Tabcorp has taken rival Entain Australia to court, due to a deal the latter signed last month with the Australian Hotels Association New South Wales (AHA NSW).
The case was initiated yesterday in the New South Wales (NSW) Supreme Court as a civil dispute, and is being presided over by Justice M Ball.
According to Australian media reports, Entain and the AHA NSW failed to disclose ‘sufficient’ information about their partnership to Tabcorp, specifically relating to advertising.
This was of significance to Tabcorp due to the company having an established monopoly via state licence to exclusively operate its PubTAB betting kiosks in NSW hotels and pubs until 2033.
The agreement between Entain’s Australian subsidiary and the AHA NSW does not allow the UK-founded international gambling group to operate its own kiosks, which would violate Tabcorp’s exclusive licence.
However, it does allow pubs and hotels to advertise Entain’s products, potentially encouraging some customers to betvia the company’s Ladbrokes or Neds sportsbook apps as opposed to Tabcorp’s terminals.
Commenting at the time the deal was signed, AHA NSW CEO John Whelan stated that the partnership would ‘finally give NSW hotels competition and choice’, observing that many venues had been operating PubTABs at a loss.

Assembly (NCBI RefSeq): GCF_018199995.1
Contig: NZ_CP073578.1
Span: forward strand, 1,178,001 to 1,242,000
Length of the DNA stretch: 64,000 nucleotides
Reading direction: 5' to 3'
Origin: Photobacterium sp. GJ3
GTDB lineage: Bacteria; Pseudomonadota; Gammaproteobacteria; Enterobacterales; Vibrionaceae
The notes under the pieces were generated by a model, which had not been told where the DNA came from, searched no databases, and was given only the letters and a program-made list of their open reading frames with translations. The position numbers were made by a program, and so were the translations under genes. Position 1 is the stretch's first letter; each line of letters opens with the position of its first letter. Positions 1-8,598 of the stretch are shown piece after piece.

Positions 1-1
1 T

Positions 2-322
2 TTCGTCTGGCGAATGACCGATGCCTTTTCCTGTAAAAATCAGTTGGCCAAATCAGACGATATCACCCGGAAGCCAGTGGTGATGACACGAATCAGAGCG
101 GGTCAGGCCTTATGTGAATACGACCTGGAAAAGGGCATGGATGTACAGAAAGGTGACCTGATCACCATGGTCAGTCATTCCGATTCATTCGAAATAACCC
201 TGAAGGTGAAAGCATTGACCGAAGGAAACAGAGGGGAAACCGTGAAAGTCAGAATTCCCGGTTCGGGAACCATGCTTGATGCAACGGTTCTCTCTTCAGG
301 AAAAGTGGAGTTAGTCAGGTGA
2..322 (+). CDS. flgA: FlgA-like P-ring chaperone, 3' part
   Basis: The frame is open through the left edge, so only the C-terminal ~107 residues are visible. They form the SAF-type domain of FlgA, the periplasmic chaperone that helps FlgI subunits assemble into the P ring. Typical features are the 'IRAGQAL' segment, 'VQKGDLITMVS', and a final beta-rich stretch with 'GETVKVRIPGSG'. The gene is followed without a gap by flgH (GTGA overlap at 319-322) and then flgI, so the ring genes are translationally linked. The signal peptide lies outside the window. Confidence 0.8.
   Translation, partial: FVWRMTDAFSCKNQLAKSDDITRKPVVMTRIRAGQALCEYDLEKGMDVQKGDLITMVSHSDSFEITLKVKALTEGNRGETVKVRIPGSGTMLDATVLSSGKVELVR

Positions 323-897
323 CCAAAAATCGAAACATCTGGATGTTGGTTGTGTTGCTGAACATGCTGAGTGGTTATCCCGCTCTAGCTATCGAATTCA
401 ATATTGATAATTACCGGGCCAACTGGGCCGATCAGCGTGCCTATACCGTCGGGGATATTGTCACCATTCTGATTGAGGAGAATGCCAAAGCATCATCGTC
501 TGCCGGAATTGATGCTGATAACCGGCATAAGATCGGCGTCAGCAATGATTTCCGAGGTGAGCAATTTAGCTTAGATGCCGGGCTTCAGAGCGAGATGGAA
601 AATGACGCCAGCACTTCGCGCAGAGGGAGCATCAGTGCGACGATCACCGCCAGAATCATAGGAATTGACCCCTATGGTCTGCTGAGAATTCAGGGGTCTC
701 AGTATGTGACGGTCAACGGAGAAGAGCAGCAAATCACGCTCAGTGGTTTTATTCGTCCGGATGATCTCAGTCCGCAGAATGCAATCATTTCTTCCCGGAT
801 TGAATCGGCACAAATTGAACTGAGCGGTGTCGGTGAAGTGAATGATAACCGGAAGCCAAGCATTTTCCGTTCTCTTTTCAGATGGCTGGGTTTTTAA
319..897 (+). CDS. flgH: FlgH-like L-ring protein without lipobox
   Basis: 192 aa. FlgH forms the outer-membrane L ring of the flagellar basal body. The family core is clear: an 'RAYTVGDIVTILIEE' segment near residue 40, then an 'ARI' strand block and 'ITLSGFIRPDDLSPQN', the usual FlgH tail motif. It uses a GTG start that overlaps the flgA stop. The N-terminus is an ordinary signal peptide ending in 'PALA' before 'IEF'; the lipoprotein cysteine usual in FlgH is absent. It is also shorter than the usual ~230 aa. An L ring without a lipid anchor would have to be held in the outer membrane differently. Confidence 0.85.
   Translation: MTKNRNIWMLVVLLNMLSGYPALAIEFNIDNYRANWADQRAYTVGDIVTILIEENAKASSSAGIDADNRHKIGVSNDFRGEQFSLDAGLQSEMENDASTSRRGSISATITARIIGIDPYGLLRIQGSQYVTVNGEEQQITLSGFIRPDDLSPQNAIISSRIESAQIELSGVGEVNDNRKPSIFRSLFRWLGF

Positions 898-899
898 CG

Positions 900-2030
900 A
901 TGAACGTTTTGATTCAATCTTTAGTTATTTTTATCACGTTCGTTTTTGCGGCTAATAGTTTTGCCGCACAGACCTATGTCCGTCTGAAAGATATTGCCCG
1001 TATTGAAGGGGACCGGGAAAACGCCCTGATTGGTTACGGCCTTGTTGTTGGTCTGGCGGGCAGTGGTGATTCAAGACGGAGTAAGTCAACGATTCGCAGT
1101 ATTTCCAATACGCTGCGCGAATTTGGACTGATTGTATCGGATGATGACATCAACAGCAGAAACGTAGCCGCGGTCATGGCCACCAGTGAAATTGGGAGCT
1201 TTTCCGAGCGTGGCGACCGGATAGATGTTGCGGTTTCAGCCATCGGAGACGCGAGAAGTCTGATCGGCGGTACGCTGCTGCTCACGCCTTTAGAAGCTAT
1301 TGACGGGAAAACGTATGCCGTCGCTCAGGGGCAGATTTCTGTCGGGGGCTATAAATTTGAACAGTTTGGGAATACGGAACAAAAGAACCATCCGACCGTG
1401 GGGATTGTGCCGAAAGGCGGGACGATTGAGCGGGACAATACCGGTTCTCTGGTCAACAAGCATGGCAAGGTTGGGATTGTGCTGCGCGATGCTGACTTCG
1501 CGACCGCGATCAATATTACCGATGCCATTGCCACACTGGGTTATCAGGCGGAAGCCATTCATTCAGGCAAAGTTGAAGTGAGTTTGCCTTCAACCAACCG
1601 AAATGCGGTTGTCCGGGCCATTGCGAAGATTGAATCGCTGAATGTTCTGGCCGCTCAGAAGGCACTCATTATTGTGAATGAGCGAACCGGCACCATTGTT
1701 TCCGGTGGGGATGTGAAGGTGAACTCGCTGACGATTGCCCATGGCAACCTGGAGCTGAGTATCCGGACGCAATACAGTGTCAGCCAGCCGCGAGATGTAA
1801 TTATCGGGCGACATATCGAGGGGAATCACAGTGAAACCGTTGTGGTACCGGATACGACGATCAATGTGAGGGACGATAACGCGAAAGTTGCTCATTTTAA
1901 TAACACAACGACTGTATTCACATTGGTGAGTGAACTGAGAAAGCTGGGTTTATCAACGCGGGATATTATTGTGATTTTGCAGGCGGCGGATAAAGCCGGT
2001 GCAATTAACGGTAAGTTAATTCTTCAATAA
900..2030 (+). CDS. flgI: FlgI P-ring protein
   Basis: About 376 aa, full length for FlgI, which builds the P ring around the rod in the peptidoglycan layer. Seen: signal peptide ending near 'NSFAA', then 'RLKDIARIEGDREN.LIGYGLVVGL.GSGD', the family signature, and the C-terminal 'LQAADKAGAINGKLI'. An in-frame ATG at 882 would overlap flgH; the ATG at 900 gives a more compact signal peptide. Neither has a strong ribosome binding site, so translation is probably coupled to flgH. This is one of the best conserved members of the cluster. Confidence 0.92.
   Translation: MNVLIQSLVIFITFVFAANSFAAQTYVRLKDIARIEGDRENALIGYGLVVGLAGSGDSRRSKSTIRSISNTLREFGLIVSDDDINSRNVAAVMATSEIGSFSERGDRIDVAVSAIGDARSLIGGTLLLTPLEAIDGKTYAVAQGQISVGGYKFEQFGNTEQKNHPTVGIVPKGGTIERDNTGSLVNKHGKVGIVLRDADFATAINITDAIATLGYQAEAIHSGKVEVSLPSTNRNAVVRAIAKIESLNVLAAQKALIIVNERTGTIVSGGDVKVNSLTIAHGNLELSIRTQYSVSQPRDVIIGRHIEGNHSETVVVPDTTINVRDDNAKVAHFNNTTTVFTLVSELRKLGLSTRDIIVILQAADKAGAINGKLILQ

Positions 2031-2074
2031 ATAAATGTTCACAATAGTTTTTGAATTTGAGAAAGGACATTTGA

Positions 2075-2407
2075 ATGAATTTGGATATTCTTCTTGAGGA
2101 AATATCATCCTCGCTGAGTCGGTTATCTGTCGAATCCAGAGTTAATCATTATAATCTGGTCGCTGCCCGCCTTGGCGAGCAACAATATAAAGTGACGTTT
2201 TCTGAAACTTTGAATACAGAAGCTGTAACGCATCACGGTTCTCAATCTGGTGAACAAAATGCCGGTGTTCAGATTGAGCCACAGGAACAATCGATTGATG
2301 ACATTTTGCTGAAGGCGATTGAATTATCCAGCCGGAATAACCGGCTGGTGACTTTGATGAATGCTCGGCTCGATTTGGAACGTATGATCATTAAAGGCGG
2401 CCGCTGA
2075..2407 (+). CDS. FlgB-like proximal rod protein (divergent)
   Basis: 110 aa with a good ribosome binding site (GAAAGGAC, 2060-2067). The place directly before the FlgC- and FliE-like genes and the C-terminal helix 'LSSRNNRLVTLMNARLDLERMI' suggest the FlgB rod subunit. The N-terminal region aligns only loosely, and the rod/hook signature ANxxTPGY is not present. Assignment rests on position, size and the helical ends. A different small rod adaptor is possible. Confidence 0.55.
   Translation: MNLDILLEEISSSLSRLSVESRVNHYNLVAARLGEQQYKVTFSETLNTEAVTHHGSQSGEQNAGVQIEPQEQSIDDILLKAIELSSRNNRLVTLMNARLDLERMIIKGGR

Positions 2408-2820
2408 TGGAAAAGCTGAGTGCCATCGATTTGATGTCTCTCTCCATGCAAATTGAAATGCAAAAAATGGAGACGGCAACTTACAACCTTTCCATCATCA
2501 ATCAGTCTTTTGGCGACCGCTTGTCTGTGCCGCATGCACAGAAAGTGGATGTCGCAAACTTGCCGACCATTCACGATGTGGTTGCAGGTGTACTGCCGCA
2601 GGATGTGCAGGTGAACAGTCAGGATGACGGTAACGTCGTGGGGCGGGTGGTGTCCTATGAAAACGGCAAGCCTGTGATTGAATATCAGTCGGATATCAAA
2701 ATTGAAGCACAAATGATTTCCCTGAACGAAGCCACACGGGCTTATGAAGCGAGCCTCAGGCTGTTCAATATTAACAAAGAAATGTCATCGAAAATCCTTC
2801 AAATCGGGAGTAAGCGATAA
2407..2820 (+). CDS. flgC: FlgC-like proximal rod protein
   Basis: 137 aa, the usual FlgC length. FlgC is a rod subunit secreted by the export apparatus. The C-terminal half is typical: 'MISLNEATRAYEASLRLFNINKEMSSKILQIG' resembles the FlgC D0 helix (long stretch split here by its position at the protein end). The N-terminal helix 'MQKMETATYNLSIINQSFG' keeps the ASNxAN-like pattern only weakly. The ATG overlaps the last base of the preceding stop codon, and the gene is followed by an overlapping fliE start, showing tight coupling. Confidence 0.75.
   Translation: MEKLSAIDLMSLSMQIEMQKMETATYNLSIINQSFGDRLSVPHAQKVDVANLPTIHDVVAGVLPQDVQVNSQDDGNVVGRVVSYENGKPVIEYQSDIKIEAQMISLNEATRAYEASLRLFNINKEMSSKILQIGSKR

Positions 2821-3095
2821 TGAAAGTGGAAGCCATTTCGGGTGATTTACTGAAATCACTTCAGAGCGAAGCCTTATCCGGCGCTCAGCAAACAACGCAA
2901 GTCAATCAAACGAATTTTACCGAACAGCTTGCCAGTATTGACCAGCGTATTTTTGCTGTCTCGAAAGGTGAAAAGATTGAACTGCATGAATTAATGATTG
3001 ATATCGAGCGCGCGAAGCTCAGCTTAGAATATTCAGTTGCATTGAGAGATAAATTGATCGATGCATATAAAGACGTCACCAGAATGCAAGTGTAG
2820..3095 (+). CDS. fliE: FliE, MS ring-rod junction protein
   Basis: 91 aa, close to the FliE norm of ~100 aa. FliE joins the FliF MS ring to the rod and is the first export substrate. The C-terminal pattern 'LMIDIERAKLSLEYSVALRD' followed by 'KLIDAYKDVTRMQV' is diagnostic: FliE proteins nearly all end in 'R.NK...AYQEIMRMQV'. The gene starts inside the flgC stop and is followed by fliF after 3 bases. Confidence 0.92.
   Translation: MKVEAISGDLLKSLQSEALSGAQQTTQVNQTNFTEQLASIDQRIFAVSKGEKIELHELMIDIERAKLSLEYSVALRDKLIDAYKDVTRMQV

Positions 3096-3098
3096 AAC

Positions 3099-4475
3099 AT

Initiating preliminary proceedings on Monday afternoon, Tabcorp called for greater clarity on advertising and shared concerns that the deal could “raise a risk of contravening the Unlawful Gambling Act of 1998”, according to The Sydney Morning Herald.
The Herald also outlined, however, that some betting and racing stakeholders do not appear to be rooting heavily for Tabcorp, with the paper citing a source from Racing NSW last month.
The Herald’s source described Tabcorp as ‘monopolistic’ due to its hold over horse racing media rights via its Sky Racing channel, and the individual went on to say that the ENtain-ASA NSW deal was a case of Tabcorp ‘getting what they deserved’.
In the ASA NSW’s official announcement, Whelan also showed some scepticism of the benefits of Tabcorp’s exclusive state licence to local pubs and hotels.
“For decades now, many NSW hotels have operated PubTABs for Tabcorp at a significant loss – primarily due to high Sky Channel and EBT (betting terminal) fees,” he said.
“In country NSW it’s even worse, with the majority of country pubs currently running their PubTAB at a loss.”
Should Tabcorp move ahead from preliminary to substantive proceedings, it will either make a case for an injunction against both parties or claim for damages, according to the Herald.